DAMN, there are some serious ones that have torn into nurse souls. A pitty, patients don't know how we suffer in silence because of them.... even when they sue. If only they knew our sleepless nights.... We should start a log journal and book, only to be violated by lawyers to sue later....We'd keep it to ourselves and be cathartic, healing... anyone want to start?

    lets turn this positive!
  5. by   EmmaG
    Quote from Zookeeper3
    We should start a log journal and book, only to be violated by lawyers to sue later....
    I worry about threads like this; after all, it is a 'public forum'. Providing too much information about "your worst mistake" might end up being "your worst mistake".
  6. by   Julie029
    I am sooooo glad I logged on today. I have been a nurse on a med-surg floor for only 9 months. I had worked with heparin drips very little. Recently at the end of my shift a Dr. ordred a heparin drip on a patient. I had just started to give report to the nurse for the next shift. I told her that I would stay and hang the heparin for her. After finishing report I got the bag of heparin and went to the patients room. The nurse taking over went with me. The pump was to be set for 4 cc per hour and I set it for 40. However I did not press start yet. I turned to the nurse and asked if that was correct because I had not worked with heparin drips much. She went balistic. Became very verble. And then has been telling everyone what a dangerous nurse I am and that she doesn't want to take report from me anymore. I am still wondering if I should be a nurse now. I would not have started that pump without asking someone to check it for me. Shouldn't that count for something? Anyway as I have read your posts today I feel much better. Thank you for sharing.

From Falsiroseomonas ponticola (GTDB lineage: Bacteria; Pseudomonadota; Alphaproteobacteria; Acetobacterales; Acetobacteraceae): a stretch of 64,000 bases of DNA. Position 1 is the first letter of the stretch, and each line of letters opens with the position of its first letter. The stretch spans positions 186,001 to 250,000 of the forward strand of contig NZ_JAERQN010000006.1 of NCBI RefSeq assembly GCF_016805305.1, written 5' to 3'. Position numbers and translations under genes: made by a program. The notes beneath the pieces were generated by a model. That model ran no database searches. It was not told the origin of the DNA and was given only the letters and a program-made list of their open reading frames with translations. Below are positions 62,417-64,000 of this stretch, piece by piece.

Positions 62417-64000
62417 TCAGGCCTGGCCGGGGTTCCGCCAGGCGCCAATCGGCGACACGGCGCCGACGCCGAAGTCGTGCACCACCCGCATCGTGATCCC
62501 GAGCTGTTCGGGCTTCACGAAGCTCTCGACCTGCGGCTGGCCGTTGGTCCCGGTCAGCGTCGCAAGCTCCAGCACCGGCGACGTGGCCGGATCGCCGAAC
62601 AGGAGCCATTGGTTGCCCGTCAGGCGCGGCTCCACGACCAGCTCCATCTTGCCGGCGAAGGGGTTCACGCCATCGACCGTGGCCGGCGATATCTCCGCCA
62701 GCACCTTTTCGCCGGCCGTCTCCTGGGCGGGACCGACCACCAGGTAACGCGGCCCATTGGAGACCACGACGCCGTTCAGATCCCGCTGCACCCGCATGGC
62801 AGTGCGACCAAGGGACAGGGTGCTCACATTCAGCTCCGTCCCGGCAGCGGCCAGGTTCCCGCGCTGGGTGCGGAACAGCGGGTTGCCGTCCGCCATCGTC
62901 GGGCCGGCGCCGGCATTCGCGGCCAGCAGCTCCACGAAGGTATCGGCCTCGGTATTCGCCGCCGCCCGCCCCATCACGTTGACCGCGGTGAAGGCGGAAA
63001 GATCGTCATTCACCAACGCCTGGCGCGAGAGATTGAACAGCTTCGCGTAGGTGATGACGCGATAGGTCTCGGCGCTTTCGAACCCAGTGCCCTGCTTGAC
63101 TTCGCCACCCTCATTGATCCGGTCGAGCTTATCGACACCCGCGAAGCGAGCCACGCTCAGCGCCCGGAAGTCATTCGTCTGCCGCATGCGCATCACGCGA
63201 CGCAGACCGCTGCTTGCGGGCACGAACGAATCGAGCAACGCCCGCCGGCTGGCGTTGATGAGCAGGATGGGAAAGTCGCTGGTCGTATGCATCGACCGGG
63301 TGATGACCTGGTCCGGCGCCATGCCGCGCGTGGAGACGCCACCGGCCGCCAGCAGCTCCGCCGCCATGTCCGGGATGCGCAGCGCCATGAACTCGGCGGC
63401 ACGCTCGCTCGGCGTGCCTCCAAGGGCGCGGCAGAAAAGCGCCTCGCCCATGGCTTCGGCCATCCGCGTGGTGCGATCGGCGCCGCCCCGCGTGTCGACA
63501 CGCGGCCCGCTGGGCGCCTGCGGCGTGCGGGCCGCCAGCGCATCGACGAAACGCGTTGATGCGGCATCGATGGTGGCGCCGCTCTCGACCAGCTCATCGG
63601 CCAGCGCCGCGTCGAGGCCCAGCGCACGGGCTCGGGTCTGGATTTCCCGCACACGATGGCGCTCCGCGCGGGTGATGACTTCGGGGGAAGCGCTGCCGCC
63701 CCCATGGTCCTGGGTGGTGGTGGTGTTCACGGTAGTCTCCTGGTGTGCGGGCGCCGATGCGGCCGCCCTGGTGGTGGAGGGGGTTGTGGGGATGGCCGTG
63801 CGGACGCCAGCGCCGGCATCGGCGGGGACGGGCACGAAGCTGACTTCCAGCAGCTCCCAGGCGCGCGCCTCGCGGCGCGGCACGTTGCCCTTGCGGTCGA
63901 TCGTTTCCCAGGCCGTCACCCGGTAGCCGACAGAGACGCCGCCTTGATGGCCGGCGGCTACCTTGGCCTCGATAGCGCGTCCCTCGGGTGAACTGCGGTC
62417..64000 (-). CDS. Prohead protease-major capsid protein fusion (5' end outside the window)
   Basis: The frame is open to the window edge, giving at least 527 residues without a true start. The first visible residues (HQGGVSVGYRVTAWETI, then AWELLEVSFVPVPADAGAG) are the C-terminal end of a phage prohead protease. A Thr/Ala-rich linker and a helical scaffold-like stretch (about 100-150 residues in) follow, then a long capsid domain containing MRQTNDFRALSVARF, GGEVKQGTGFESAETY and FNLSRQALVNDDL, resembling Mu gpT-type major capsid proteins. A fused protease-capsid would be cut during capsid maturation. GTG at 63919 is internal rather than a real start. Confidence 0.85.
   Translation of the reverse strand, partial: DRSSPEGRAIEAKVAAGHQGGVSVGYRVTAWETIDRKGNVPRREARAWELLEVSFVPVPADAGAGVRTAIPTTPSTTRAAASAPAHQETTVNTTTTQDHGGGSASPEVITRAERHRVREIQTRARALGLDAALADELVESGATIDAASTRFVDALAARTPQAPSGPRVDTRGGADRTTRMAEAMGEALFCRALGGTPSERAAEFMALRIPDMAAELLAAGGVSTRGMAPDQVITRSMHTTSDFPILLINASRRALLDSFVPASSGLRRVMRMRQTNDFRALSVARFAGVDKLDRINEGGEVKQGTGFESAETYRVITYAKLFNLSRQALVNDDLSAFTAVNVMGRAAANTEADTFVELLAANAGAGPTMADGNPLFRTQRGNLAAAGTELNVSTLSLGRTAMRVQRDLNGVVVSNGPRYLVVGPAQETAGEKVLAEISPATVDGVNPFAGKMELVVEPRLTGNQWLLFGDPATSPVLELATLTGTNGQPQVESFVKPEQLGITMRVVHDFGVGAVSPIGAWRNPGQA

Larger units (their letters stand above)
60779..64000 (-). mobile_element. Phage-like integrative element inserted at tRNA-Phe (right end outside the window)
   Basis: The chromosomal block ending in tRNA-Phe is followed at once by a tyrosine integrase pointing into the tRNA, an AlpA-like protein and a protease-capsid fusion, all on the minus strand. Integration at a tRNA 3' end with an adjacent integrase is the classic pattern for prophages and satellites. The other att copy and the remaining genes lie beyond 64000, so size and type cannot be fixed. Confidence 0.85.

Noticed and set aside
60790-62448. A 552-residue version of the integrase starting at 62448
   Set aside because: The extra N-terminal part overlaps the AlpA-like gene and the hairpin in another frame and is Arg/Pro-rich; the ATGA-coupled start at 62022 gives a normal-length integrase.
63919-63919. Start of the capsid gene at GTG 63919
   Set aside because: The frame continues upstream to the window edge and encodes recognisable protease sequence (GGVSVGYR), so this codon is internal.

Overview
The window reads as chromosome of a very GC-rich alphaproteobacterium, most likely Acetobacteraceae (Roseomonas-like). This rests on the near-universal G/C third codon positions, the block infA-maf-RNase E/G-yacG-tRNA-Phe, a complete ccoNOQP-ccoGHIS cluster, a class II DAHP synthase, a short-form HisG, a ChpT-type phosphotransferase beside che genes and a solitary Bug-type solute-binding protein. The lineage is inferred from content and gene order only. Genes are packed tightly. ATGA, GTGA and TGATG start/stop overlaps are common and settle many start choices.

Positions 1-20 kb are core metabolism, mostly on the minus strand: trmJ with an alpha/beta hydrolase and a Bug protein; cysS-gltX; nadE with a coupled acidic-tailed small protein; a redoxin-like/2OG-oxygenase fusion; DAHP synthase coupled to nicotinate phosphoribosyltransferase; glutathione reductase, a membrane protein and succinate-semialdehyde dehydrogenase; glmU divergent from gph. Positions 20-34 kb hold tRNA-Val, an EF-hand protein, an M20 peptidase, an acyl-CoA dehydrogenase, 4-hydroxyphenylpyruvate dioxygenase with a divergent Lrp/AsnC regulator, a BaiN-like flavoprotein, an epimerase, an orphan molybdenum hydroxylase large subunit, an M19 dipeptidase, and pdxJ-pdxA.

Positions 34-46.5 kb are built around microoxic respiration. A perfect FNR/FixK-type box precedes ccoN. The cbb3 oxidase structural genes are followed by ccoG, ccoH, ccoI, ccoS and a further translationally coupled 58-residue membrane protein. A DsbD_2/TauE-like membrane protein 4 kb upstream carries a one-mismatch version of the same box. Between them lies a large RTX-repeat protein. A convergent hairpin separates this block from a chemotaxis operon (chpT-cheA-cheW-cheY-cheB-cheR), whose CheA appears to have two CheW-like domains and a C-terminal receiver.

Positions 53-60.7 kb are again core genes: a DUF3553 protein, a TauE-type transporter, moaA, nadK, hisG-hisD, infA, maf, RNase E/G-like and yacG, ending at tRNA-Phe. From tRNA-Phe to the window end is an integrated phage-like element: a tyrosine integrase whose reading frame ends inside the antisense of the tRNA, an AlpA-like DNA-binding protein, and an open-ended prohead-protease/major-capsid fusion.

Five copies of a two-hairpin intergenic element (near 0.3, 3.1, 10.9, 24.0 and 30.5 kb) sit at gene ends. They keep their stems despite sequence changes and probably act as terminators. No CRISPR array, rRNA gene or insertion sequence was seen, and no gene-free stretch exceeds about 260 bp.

7. by   scattycarrot
    Quote from Julie029
    I am sooooo glad I logged on today. I have been a nurse on a med-surg floor for only 9 months. I had worked with heparin drips very little. Recently at the end of my shift a Dr. ordred a heparin drip on a patient. I had just started to give report to the nurse for the next shift. I told her that I would stay and hang the heparin for her. After finishing report I got the bag of heparin and went to the patients room. The nurse taking over went with me. The pump was to be set for 4 cc per hour and I set it for 40. However I did not press start yet. I turned to the nurse and asked if that was correct because I had not worked with heparin drips much. She went balistic. Became very verble. And then has been telling everyone what a dangerous nurse I am and that she doesn't want to take report from me anymore. I am still wondering if I should be a nurse now. I would not have started that pump without asking someone to check it for me. Shouldn't that count for something? Anyway as I have read your posts today I feel much better. Thank you for sharing.